Improving Fire Safety
Safe and sustainable construction is a priority for our industry. The Modern Building Alliance explains why a holistic, data-based and performance-oriented approach is key to advancing fire safety, and its aims to inspire improvements in fire safety practices across Europe.
As such, we are fully committed to work with authorities and fire safety professionals, notably at local level, to enhance the fire safety of buildings.
Enforcing the existing legal framework
Fire safety of buildings depends on various elements and therefore requires a holistic approach that addresses both preventive and constructive fire protection.
Preventive fire protection focuses on avoiding fires, whereas constructive fire protection includes fire performance of materials and systems solutions for the building and its envelope.
In that regard, fire-safe buildings need construction materials and products to be approved, installed and maintained responsibly and in accordance with all regulations. At the EU level, there is a rigorous and harmonised testing framework in place to ensure national authorities can set requirements for construction products on their market.
According to the European Commission, there is no evidence suggesting that the current framework is ineffective, even in environments where there is increased penetration of modern materials. Find out more about fire statistics.
What fire disasters have taught us is the importance of compliance with existing regulation and manufacturer’s instructions, and that national competent authorities must ensure that laws are adhered to.
Listen to what MEP Bendt Bendtsen (EPP) said about what could be done to improve fire safety during our roundtable event ‘Fire safety: setting the scene for fire safe European buildings’ in the European Parliament on 28 November 2018.
Collecting more comprehensive and harmonised data will help drive policy action
Fire safety statistics are gathered in many different ways across Europe. Of the 28 EU countries, only 10 have complete datasets for the years 2000-10, which outline the number of fatalities from "all fires", while a further 15 EU countries have "almost complete" datasets.
Existing national fire statistics fail to give a holistic view on the fire casualties or incidents per country, although they do provide a suitable indication of the relevant concerns related to fire safety for each country.
Presently, no Europe-wide standard or methodology for gathering and analysing data related to fire and fire safety exists. Consequently, the EU has no common data on the topics. Fire casualties and sources can only be fully analysed with common reliable data.
The Modern Building Alliance would therefore recommend compiling a collection of fire safety statistics to be included in the Eurostat mandatory program.
On 28 November 2018, during our roundtable event ‘Fire safety: setting the scene for fire safe European buildings’ in the European Parliament, Chris Addiers, president of the EU Fire Officers associations, presented the perspective of the fire services, stating that a crucial link was missing between data collection and research and that without common definitions and harmonised data, we don’t have a clear overview of fire fatalities. He added that fire safety at EU level should no longer just focus on construction products but must broaden the scope. He called to organise risk assessment, data collection, R&D and fire safety science at EU level. Read more about the event on here.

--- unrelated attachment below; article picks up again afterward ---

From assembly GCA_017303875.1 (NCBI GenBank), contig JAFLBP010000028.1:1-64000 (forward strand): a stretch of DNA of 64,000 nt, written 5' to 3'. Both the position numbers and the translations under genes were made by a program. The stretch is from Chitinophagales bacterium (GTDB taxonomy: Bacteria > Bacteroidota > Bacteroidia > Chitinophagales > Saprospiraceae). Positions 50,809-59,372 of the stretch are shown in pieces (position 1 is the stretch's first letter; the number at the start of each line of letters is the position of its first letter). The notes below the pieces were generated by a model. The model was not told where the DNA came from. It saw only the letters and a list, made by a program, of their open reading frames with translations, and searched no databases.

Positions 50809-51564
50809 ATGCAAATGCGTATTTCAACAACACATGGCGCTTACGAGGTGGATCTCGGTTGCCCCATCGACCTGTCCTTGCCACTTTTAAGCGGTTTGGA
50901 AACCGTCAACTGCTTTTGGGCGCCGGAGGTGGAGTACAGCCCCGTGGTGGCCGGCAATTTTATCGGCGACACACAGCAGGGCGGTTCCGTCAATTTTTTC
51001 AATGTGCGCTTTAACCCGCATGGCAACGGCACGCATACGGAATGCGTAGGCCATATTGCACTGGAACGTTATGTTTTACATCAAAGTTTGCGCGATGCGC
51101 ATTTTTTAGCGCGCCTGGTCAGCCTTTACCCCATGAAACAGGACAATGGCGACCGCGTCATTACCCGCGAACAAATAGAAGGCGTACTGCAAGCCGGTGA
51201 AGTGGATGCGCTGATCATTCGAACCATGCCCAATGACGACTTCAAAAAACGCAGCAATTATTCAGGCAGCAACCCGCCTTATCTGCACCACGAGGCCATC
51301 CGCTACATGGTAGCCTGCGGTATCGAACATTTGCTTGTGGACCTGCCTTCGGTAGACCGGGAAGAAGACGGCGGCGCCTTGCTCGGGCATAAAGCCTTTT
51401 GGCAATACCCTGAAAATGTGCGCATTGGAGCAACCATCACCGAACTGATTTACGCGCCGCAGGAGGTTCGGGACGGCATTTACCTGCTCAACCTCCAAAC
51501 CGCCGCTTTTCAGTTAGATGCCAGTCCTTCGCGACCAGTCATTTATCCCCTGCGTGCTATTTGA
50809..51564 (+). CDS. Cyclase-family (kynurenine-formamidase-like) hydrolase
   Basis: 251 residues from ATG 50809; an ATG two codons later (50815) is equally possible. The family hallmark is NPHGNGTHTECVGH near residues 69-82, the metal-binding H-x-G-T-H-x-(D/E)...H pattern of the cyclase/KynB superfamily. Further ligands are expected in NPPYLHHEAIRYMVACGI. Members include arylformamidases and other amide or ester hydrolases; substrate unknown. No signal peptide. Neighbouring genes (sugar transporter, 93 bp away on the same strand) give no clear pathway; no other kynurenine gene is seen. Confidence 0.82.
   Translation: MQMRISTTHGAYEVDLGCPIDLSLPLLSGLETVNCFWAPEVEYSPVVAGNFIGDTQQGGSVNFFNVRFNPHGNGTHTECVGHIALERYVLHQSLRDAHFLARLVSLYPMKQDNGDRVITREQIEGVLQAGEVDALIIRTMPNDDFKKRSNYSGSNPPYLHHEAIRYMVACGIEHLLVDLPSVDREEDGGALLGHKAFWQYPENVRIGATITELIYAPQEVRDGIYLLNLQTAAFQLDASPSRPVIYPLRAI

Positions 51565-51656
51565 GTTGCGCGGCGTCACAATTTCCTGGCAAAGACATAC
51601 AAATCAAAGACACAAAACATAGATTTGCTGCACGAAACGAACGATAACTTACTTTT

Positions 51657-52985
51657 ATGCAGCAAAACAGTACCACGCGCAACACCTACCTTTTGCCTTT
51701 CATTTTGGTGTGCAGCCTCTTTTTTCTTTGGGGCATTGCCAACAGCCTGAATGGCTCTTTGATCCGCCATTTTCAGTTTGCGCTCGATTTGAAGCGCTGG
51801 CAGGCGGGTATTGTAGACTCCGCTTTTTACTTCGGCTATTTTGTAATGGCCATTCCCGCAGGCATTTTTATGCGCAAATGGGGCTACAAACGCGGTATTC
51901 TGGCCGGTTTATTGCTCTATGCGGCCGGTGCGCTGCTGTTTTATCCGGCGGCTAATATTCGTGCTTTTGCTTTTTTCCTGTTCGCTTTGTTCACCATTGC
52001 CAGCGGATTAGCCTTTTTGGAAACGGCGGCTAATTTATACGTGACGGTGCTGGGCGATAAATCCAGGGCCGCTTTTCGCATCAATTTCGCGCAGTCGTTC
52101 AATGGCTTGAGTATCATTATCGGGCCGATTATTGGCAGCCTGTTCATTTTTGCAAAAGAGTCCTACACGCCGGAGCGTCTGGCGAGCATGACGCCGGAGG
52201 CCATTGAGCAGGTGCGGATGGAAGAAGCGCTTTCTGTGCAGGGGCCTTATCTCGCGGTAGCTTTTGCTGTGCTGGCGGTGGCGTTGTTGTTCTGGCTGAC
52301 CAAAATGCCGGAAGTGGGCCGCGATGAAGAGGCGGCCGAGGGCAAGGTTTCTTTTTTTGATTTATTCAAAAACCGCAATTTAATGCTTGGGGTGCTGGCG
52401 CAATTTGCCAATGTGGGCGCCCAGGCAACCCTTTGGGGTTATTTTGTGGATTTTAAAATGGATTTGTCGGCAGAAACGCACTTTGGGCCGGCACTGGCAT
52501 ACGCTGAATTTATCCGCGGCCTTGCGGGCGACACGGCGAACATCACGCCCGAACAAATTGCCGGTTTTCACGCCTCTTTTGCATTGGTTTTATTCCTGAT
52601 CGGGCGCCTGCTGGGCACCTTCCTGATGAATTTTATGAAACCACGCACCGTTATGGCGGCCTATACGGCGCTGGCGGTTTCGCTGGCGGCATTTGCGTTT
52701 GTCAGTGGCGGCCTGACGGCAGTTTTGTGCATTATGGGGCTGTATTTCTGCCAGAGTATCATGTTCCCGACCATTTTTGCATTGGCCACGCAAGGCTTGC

There is room for improvement with easily and readily implementable solutions
In 2005, only six European countries (Norway, Denmark, Sweden, Finland, UK and the Netherlands) had made smoke detectors mandatory. Smoke alarms provide a critical early warning of fire, allowing additional time to escape. Fire statistics in Sweden reveal that two thirds of fatal fires between 2000 and 2004 occurred in homes with no or non-functioning smoke alarms.
In the U.S., similar statistics point out that almost a quarter of civilian fire deaths occurred in homes where smoke alarms were present but not operating. This highlights the importance of training and public awareness. Better communication on the usefulness of detectors, the need for their maintenance and how to behave in a fire situation and respond to alarms are also essential.
What is the industry doing to improve fire safety?
Recent tragic events have rightly triggered renewed attention on how to improve fire safety in Europe. The industry represented by the Modern Building Alliance takes fire performance very seriously when designing, manufacturing and marketing their products across different applications. The Modern Building Alliance is ready to contribute scientific expertise in order to explore ideas and solutions.
The construction plastics sector is committed to further improve fire safety in buildings through working with authorities and fire safety professionals in order to improve knowledge and share best practice.
The Modern Building Alliance believes that building safety is a joint responsibility, and that all actors in the construction value chain-including market surveillance authorities, have key roles to play.
 European Commission study to evaluate the need to regulate within the Framework of Regulation (EU) 305/2011 on the toxicity of smoke produced by construction products in fires, published 17 January 2018, p.37.